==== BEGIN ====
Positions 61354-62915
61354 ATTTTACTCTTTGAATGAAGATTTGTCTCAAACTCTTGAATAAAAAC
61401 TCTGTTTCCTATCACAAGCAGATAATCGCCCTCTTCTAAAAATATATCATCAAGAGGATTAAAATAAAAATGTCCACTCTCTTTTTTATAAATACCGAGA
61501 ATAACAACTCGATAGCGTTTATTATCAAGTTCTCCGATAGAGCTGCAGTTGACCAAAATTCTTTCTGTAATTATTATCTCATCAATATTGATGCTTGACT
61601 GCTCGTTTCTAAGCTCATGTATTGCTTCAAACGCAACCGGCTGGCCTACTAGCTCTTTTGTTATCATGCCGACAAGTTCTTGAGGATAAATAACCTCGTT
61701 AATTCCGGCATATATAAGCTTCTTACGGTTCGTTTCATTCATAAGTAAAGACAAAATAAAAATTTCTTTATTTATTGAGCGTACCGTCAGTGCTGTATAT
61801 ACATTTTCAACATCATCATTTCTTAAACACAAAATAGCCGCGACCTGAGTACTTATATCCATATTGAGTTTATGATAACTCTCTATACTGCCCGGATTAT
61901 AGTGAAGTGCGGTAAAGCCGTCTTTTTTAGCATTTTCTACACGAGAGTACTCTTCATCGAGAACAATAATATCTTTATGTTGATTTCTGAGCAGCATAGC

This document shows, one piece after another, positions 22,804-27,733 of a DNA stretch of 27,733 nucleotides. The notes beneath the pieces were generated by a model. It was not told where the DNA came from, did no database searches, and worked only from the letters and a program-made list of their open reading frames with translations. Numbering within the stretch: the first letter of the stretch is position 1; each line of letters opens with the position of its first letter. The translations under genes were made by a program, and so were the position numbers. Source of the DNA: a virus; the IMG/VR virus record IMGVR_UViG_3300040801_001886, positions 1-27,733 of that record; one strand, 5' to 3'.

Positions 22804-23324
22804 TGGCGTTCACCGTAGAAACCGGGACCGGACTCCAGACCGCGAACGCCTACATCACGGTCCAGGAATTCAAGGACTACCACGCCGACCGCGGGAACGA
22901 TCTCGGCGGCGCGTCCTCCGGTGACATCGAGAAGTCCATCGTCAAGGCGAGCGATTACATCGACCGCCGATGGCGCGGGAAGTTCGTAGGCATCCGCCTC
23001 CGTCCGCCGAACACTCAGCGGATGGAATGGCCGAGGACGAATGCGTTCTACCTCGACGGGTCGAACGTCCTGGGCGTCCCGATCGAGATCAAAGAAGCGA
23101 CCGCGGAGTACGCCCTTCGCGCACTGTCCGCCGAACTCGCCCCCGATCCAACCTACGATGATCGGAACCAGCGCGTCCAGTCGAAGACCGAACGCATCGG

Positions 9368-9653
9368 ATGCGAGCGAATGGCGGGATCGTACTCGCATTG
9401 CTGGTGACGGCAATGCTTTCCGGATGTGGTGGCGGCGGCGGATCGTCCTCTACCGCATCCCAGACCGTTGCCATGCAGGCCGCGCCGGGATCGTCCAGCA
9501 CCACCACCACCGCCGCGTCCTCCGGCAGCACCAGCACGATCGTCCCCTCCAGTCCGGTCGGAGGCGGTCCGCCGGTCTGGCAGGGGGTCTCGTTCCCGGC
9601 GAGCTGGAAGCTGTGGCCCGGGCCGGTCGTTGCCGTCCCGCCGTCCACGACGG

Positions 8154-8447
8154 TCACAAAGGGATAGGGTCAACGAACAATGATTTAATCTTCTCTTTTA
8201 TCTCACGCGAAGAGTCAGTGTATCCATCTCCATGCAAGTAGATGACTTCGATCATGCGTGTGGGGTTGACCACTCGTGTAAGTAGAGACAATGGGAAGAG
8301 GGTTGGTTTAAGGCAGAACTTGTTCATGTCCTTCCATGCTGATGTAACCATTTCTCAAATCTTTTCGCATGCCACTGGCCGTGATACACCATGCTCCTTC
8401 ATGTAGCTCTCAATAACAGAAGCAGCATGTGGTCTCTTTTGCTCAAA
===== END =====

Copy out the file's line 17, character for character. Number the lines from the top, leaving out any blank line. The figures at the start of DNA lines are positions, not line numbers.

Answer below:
9401 CTGGTGACGGCAATGCTTTCCGGATGTGGTGGCGGCGGCGGATCGTCCTCTACCGCATCCCAGACCGTTGCCATGCAGGCCGCGCCGGGATCGTCCAGCA